"We have the fastest growing mobile penetration rate, the fastest growing middle income population, and more than 65 per cent of our population is under 35," she said.

“On the other hand, the startup ecosystem is relatively nascent, we're only six to seven years in, and we only have six to seven unicorns."

In contrast, China has 20 times the number of unicorns at 124, according to IT Juzi, a database of startups in Beijing. Half of these are controlled or backed by the tech trinity of Baidu, Alibaba, and Tencent.

Alibaba and Tencent are the key players in China by far, dwarfing Baidu with revenues exceeding US$30 billion each.


Alibaba and Tencent have grown aggressively at home by gaining market share and users through acquisitions, and they are taking this approach in Southeast Asia too.

Singapore-based venture capital firm Golden Gate Ventures said the localised approach to international expansion is the key difference between the Chinese tech giants and their Silicon Valley counterparts.

"When Amazon entered the region, they came with their own technology and sent Americans to Singapore to launch their products and services," said Mr Vinnie Lauria, managing partner of Golden Gate Ventures. Alibaba, on the other hand, acquired Lazada.

"So now they’re acquiring local knowledge, they’re localising it not just in different languages but with the team that has built that, with the brand that locals recognise. That is very key to their success," he added.

Golden Gate Ventures is familiar with the Chinese tech giants, having seen portfolio companies, RedMart and Ruma respectively, acquired by Alibaba's Lazada and Tencent affiliate Go-Jek.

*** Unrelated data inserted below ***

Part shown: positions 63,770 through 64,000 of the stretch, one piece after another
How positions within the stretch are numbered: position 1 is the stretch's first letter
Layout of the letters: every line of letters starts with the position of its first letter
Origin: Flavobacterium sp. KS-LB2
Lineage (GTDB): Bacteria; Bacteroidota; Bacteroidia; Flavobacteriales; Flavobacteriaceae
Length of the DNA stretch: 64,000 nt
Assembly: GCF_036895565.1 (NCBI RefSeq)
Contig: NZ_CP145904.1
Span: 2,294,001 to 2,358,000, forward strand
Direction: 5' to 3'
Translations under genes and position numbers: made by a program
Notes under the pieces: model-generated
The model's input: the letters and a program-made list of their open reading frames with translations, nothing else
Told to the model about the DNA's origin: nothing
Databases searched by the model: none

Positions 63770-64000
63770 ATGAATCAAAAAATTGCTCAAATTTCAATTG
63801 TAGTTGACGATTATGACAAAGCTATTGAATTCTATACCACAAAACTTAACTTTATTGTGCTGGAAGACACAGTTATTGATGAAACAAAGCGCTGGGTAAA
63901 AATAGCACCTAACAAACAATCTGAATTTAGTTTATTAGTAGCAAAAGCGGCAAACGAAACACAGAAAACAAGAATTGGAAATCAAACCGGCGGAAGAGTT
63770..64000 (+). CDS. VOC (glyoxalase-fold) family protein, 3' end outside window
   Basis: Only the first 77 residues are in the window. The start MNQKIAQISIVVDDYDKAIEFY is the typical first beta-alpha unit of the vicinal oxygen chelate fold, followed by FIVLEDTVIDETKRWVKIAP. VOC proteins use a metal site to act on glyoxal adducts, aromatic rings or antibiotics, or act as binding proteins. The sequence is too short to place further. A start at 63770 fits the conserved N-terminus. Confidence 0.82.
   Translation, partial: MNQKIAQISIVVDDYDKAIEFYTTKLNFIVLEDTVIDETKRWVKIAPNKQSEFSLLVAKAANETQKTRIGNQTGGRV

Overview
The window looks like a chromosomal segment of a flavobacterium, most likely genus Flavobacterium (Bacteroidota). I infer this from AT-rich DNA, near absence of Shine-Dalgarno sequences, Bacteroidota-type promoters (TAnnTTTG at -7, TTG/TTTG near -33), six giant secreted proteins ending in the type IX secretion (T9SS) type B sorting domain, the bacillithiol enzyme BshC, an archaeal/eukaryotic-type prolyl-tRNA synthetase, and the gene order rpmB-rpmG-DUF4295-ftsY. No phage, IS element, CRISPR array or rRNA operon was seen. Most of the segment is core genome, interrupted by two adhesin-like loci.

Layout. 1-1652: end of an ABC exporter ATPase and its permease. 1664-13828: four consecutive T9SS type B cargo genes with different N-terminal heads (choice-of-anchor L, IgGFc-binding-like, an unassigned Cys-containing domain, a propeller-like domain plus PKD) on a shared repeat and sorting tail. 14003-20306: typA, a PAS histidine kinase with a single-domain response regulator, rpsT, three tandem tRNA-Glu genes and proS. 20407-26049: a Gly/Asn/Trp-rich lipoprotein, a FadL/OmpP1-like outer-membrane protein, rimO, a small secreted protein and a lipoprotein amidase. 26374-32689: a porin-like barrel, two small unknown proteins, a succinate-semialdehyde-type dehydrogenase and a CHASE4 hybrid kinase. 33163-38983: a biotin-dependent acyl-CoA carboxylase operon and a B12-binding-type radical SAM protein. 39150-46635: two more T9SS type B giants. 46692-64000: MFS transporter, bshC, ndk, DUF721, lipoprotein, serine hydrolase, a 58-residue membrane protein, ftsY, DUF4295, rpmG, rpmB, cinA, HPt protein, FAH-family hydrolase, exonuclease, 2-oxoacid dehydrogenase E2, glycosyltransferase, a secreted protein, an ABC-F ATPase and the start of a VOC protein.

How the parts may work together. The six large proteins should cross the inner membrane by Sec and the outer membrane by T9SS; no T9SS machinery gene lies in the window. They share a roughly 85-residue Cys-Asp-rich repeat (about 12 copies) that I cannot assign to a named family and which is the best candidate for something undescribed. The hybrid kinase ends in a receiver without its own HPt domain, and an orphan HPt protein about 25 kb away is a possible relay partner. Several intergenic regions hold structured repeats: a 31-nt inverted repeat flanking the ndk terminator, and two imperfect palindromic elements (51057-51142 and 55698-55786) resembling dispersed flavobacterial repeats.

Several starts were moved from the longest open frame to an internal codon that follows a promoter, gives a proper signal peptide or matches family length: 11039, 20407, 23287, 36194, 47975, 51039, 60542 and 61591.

“As a VC in the region, when we're looking at companies, there are always a few questions – who are the founders, why are they doing this, what is the tech, what is the competitive landscape, but a fifth point is: Who are the next investors, who are possible acquirers," said Mr Lauria.

“For us, we welcome them ... They come in at a much, much later stage. We want that sort of financing, we want that sort of acquisition coming into the region, and it’s a rising tide."

Tencent and Alibaba are making these bets as they face a slowing and saturating domestic market.

Chinese companies either look to replicate tried-and-tested business models in Southeast Asia or acquire technology they can bring back home, according to Mr Victor Ai, a Beijing-based managing partner at China Everbright. He has led investment deals totalling US$7.3 billion, including in startups such as iQiyi, SenseTime  and NIO.

“If you look at China, for the past 10 years, one of the key drivers for Internet companies is the growth of the population. (But) now, in 2017, we have reached over 700 million Internet users and mobile users - this means both the Internet and the mobile Internet in China has reached its peak, and the growth rate keeps slowing down," said Mr Ai.

"In that case, the giant companies in China – they have to get out of the country."

Source: CNA/ng/(hm/aj)